Civilian Michael O’Brien (alias Ahern)

 

Civilian Michael O’Brien (alias Ahern) of 16 Reeds Avenue, Cork city (in or near Cork city)

Date of incident: 11 April 1921 (ex-solder executed and disappeared as suspected spy by IRA)

Sources: IRA Executions in 1921 (Collins Papers, A/0649, Military Archives); British Army World War I Service Records, 1914-20 (Microfilm Publication WO 363, TNA); ‘IRA Intelligence Reports on Civilians Accused of Giving Information to and Associating with British Forces during War of Independence in Counties Cork, Kerry, Waterford, and Limerick’, ca. 1921, CP/4/40 (Military Archives); Murphy (2010), 41.

 

Note: An ex-soldier whom the IRA found to be guilty of espionage, O’Brien was executed on 11 April 1921. His name—Michael O’Brien (alias Ahern), Cork city—appears under the date of 11 April on a list of executions carried out by the IRA in 1921. O’Brien had joined the Royal Irish Regiment during the Great War in 1917, had deserted, and then had re-enlisted in the Royal Army Service Corps (RASC) under his mother’s maiden name. He was discharged from the RASC on 14 January 1921. His mother Mrs B. O’Brien of 16 Reeds Avenue (off Barrack Street) in Cork city later wrote to the Free State Minister of Defence asking for information about the fate of her son. She stated that her son Michael had had in his possession at the time of his disappearance his ‘Pensions Ring Paper’ and his unemployment card. She indicated that he had been a private in the RASC, with the Regimental Number m/35.0212. She described him as about 5 feet, 6 inches in height, with fair hair and blue eyes, and wearing a Martin Henry suit, black lace boots, and a light cap. Responding to her enquiry on 14 March 1922, an official of the Defence Ministry revealed that ‘records go to show that your son was arrested on a charge of espionage, court-martialled by a duly authorised authority, found guilty, and executed on the 11th April 1921’. The IRA seems to have secretly buried O’Brien’s body. See IRA Executions in 1921 (Collins Papers, A/0649, Military Archives).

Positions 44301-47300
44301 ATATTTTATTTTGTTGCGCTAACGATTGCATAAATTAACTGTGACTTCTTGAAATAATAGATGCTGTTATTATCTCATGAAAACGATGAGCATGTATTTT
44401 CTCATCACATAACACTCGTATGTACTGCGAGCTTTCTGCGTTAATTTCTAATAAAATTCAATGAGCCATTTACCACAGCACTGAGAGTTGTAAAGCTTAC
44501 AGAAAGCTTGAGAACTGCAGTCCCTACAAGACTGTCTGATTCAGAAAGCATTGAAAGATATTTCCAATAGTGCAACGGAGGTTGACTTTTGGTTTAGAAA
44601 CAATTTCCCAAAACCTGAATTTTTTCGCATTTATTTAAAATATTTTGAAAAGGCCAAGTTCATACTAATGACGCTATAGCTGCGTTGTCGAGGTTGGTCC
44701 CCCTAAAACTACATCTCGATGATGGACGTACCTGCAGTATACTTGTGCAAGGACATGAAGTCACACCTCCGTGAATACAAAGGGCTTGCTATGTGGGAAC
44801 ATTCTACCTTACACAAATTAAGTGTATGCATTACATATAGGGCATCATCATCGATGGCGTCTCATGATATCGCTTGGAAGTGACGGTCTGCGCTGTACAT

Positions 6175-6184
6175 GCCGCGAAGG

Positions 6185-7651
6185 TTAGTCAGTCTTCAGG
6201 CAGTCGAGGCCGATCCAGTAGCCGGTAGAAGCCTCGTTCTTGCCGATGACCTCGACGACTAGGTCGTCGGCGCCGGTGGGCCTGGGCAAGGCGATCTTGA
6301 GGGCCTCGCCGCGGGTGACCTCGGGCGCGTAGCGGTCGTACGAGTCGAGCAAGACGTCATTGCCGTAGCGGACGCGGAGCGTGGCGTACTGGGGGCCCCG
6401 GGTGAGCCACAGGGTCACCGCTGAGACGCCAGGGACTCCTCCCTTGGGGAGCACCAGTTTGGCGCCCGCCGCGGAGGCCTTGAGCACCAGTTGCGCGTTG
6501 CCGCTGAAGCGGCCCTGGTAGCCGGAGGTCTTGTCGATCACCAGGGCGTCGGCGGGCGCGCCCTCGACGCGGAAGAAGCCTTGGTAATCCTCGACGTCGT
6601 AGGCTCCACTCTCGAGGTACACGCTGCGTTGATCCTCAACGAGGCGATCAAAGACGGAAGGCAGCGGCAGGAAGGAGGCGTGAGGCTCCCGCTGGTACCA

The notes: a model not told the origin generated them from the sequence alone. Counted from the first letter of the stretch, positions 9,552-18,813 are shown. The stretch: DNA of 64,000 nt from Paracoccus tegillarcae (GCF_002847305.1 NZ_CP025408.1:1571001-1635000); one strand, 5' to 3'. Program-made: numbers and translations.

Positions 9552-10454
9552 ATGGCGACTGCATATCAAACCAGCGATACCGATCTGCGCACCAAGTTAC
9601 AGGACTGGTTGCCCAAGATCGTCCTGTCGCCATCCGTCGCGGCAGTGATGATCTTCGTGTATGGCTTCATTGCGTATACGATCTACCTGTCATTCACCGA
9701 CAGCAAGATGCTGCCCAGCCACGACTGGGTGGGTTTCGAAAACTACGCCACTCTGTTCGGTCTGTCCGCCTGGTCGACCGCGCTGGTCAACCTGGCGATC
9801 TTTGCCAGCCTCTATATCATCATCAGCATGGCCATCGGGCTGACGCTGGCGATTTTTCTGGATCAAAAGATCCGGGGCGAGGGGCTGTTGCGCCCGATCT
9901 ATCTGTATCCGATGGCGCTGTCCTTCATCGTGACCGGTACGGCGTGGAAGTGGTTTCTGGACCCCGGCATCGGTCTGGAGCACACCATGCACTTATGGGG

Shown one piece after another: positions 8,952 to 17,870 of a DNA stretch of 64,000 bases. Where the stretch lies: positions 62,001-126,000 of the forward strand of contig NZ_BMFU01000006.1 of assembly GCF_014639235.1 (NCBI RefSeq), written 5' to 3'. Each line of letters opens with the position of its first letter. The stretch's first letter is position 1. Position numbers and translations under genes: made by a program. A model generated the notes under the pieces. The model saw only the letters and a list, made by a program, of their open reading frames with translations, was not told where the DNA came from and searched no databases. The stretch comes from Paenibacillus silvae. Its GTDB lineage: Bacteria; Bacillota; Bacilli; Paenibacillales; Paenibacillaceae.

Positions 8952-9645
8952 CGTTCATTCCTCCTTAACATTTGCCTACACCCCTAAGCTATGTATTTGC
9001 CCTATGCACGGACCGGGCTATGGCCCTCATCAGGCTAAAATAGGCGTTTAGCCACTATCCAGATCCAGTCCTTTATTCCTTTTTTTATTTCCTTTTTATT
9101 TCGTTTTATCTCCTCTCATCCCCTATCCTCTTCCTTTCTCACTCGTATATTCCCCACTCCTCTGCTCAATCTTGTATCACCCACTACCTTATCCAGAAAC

Before he was shot as a suspected spy on 11 April, O’Brien had allegedly revealed to the IRA the names of two other ex-soldiers, residents of Feather Bed Lane in the same neighbourhood of Cork city, who were reputedly acting as informers. Their names were given as Gould and Hornibrook. See ‘IRA Intelligence Reports on Civilians Accused of Giving Information to and Associating with British Forces during War of Independence in Counties Cork, Kerry, Waterford, and Limerick’, ca. 1921, CP/4/40 (Military Archives).   

 

British military records indicate that Michael O’Brien first enlisted at the age of 18 with the Royal Munster Fusiliers (RMF) by attestation at Cork on 6 June 1914. He had been living with his mother Bridget O’Brien at 16 Reeds Avenue, Bandon Road, Cork. He gave his occupation as that of a carter earning 24 shillings a week and reported that he was unmarried. He subsequently engaged in various kinds of misconduct noted in his records, including ‘creating a disturbance’ and ‘breaking out of hospital when a patient’. On 18 June 1917 he transferred from the RMF (3rd Battalion) to the Royal Irish Regiment (4th Battalion). After this transfer he was branded as a deserter on 21 December 1917. Earlier, his record contained several notations about absence without leave. As previously noted, his last period of British military service was as a private in the RASC ending on 14 January 1921. His records indicate that he was a Catholic. See British Army World War I Service Records, 1914-20 (Microfilm Publication WO 363, TNA).


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